Farming has changed dramatically from the days that my dad farmed. Then, it involved driving a relatively basic tractor, planting seed, praying for rain and for sun at the right times. And, then, harvesting. There was a near complete reliance upon nature. There was really very little that my dad could do to ensure a good crop. Today, farming is truly a science. It has become so technologically advanced that farmers can now view and study their fields through satellite images. They can see where they need to re-seed. Or to add more fertilizer. Equipment is massive and computer-operated. And, although the hours are still as long and the pressure to plant and harvest at the right times remains, a farmer can sit in the air-conditioned cab of his or her massive tractor, turn on the GPS and let the vehicle literally drive itself around the field.

But, there is one thing that a farmer cannot do. He or she can know exactly when the right time is to plant the seed. They can fertilize it perfectly. They can irrigate it and provide exactly the right amount of water. And, although, they can’t always control the sun or the rain or the hailstorms that might come through, the efficiency of farming today far outpaces that of years ago. But there is one thing that a farmer simply cannot do. They cannot pull the sprout out of the seed. 

Today, we have three parables about seeds and farming. In his day, Jesus’ method of teaching through parable was not uncommon. It was a way to use something that was common and familiar to teach a deeper meaning. In the parables today, Jesus touches on farming, something that would have been very familiar to his listeners. But the deeper teaching, for those who were able to hear and understand it, was about the kingdom of God.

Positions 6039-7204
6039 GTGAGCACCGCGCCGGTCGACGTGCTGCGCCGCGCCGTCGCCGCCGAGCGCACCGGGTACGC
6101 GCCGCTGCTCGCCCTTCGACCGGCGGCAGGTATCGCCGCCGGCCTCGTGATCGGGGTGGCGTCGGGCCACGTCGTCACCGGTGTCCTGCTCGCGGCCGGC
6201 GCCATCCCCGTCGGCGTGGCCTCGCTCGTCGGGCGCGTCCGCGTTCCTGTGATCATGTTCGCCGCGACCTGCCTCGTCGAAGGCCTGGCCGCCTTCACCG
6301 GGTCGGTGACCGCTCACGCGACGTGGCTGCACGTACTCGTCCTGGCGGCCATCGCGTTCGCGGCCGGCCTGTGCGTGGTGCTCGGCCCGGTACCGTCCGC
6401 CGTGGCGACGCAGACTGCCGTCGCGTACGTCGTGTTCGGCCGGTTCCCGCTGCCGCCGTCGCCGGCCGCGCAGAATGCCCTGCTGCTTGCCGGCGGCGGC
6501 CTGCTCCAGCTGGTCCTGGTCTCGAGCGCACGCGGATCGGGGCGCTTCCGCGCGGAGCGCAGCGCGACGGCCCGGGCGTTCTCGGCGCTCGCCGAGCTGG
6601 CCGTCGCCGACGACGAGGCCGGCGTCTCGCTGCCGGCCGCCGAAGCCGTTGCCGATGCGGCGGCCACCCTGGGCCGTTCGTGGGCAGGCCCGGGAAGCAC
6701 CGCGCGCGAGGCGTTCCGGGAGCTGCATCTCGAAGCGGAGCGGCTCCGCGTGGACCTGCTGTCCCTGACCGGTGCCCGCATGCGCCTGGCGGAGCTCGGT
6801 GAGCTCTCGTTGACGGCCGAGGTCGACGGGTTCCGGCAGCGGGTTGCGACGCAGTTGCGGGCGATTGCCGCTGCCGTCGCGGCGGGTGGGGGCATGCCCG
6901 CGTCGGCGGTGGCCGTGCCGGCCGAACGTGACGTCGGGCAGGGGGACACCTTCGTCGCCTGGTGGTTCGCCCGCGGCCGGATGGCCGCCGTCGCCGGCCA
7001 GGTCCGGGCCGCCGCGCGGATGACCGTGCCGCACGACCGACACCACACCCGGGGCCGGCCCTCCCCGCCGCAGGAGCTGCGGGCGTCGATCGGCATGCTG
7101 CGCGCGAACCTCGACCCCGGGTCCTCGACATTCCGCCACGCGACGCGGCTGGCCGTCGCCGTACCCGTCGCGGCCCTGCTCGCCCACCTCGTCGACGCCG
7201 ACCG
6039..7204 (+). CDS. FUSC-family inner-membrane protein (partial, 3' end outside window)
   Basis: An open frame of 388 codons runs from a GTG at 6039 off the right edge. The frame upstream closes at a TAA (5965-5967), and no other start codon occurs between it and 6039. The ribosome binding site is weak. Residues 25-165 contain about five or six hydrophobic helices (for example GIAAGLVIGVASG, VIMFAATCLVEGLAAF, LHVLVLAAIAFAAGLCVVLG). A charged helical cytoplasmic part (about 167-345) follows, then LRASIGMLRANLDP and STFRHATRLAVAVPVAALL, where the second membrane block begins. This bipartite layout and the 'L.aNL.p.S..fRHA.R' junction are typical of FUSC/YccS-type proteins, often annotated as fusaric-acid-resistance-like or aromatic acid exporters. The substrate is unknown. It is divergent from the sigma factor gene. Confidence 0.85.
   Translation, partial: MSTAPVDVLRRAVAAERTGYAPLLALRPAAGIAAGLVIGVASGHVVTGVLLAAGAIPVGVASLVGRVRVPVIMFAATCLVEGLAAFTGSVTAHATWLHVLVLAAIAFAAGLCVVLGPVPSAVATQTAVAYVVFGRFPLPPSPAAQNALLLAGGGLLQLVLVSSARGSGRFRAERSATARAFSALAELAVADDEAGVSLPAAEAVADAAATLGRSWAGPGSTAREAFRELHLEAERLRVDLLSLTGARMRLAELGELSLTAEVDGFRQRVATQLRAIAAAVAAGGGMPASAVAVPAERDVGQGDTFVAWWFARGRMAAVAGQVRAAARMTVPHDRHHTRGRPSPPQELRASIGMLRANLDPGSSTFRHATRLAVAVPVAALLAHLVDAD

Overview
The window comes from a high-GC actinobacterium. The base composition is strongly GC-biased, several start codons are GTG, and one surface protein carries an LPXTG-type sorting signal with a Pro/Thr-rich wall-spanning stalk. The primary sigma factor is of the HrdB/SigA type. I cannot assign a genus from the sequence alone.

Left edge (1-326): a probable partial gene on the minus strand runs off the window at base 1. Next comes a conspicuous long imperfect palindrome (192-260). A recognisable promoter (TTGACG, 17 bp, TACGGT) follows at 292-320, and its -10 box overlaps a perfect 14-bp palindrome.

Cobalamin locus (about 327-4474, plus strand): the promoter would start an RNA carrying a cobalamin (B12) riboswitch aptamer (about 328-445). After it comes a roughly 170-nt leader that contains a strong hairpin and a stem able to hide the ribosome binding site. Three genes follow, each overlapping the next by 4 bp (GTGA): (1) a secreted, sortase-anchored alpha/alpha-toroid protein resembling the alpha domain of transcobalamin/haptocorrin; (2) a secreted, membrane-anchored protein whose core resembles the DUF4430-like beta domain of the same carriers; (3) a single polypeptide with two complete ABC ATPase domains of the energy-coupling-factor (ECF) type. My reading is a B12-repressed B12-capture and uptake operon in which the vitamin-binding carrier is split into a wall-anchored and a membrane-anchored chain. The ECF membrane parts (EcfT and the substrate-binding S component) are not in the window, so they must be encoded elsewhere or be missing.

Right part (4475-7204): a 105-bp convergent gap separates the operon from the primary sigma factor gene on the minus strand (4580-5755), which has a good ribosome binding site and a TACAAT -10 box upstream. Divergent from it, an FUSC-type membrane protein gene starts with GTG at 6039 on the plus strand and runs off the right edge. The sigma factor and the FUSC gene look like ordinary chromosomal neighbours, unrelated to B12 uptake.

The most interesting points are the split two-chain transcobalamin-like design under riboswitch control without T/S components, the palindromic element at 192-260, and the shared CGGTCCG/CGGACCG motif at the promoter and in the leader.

This is the point in the section that begins with verse 10. On first hearing, it may be difficult. A little unsettling even. Surely, Jesus wants everyone to understand what he is trying to teach, right? But, that’s not what these verses say. It’s like it’s a secret club, a closed society. Where the insiders get the “truth” and those who don’t remain outside. Yet, as things will unfold in the gospel of Mark, we will begin to see the lines between these groups become blurred. At one point or another, everyone is confused by Jesus. And sometimes even, those on the “outside” seem to understand Jesus more than those on the “inside.”

I want you to think back to the fall. To the beginning of the Hebrew scripture in Genesis, where we first meet a God who creates, who loves, and then seems to become grief-stricken and angry after this humanity that God has created with freewill, rebels. God devises another plan, choosing a people to lead and to teach so that they might begin to reveal to the world the loving and life-giving nature of God. And, they, too, rebel. Over and over God meets Israel where they are, attempting to reach them, to reveal to them God’s true nature that which we first glimpsed at the beginning of creation. Yet, they continued to rebel. God attempts to bring them back into the boundaries established by God, boundaries designed to bring life instead of destroying it. Finally, when this fails, God determines an ultimate plan to bring life to all humanity and to all creation through God’s very own Son. It is in him where the true nature of God is revealed. A nature of love and sacrifice. A nature of forgiveness and grace. 

But, God is not finished. This is the message of, first, John the Baptist and, then, Jesus, through whom the kingdom of God has come near. It’s actually just the beginning. The beginning of a new way of being. A new way of living. A new reign. A reign of peace and justice. And a reign of the continuing revelation of God.